At the ceremony, Guterres recognized the threat of discrimination today and its harmful effects since the 1930s.
The Holocaust was the culmination of millennia of anti-Semitic hatred, and the painful truth is that anti-Semitism is everywhere, he warned.
The date, he added, is a call to be constantly vigilant and not to remain silent in the face of hate, intolerance or the suffering of others.
The United Nations cited the current impact of the economic crisis, populism, misinformation, hate speech, “growing disregard for human rights and disregard for the rule of law” as threats in the face of a similar catastrophe.
White supremacist and neo-Nazi ideologies, attempts to rewrite history, Holocaust denial and to rehabilitate their collaborators, and intolerance are also present in today’s societies, he added.
“The neo-Nazi and white supremacist movements are becoming more dangerous every day,” he said, recalling events such as the shootings in Buffalo and El Paso in the United States and the attacks on mosques in Christchurch, New Zealand.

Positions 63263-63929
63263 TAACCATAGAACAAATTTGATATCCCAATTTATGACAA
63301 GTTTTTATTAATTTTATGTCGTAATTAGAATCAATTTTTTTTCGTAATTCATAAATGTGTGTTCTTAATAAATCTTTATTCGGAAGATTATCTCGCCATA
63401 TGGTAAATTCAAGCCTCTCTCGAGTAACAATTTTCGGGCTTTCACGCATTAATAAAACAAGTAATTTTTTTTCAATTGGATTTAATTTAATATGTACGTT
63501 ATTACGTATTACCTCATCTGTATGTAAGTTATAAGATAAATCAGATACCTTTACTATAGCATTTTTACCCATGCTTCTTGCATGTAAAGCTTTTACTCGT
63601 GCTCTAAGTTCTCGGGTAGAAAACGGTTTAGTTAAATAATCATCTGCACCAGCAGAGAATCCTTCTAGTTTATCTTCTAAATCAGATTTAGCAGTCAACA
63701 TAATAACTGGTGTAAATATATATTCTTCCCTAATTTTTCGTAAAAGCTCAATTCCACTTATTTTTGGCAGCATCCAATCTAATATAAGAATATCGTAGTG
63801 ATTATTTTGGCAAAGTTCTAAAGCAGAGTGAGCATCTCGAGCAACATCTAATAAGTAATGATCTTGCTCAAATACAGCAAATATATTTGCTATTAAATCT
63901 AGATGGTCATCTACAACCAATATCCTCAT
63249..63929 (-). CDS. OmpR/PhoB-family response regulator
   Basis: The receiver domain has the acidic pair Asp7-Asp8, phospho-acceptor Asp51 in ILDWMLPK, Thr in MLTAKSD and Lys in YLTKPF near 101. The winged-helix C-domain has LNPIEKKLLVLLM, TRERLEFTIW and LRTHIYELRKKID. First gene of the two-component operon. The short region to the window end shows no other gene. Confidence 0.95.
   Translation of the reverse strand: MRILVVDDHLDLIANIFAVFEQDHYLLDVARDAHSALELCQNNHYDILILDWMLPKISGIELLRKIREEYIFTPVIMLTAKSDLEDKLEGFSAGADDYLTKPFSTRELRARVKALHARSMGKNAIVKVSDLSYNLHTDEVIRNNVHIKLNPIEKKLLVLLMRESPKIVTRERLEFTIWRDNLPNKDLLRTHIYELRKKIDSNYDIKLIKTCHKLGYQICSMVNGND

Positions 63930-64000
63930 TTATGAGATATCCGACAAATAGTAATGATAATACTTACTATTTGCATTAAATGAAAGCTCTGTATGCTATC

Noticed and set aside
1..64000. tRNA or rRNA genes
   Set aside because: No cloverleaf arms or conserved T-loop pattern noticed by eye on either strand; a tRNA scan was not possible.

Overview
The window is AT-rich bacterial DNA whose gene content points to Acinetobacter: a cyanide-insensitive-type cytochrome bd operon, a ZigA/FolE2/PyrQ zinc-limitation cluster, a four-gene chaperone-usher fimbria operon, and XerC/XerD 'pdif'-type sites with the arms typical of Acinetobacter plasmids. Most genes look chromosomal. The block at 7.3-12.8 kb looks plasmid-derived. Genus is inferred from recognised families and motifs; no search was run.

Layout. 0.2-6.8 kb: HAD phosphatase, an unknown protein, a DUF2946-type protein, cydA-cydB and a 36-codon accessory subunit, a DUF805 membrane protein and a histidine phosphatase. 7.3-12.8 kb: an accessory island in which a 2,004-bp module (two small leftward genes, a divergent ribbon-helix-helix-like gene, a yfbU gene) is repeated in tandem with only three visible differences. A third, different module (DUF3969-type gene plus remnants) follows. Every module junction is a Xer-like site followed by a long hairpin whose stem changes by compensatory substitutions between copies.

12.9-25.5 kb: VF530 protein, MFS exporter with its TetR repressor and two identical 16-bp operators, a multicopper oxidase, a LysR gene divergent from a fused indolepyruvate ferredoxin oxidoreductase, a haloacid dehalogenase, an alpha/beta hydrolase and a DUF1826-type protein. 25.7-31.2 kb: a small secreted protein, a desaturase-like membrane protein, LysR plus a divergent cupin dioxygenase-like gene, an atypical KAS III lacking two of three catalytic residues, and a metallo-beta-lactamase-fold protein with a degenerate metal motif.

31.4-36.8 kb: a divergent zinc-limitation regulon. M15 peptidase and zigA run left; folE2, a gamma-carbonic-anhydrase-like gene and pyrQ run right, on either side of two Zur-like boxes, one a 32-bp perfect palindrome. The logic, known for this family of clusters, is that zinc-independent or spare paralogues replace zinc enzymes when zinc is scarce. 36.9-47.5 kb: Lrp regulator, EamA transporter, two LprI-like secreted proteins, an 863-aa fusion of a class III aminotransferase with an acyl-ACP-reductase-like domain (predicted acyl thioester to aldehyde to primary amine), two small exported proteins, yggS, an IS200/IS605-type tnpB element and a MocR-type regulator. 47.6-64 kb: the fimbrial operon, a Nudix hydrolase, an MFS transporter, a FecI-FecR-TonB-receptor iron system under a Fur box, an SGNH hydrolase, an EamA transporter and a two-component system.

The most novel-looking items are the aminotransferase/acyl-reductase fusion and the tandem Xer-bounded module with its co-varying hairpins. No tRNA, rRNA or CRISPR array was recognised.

The targets range from mosques to synagogues, refugee centers and supermarkets, he stressed.
Guterres thanked the participation of Holocaust survivors in the ceremony, who give meaning to the work of the United Nations to “save future generations from the scourge of war”.
“We know how easily hate speech becomes hate crime, how verbal violence leads to physical violence, how diversity and social cohesion are undermined, as well as the values and principles that unite us,” he said.
Since 2005, January 27 has been declared International Holocaust Remembrance Day by a resolution of the UN General Assembly.
The date coincides with the liberation of Nazi concentration and extermination camp Auschwitz-Birkenau by Soviet troops in 1945.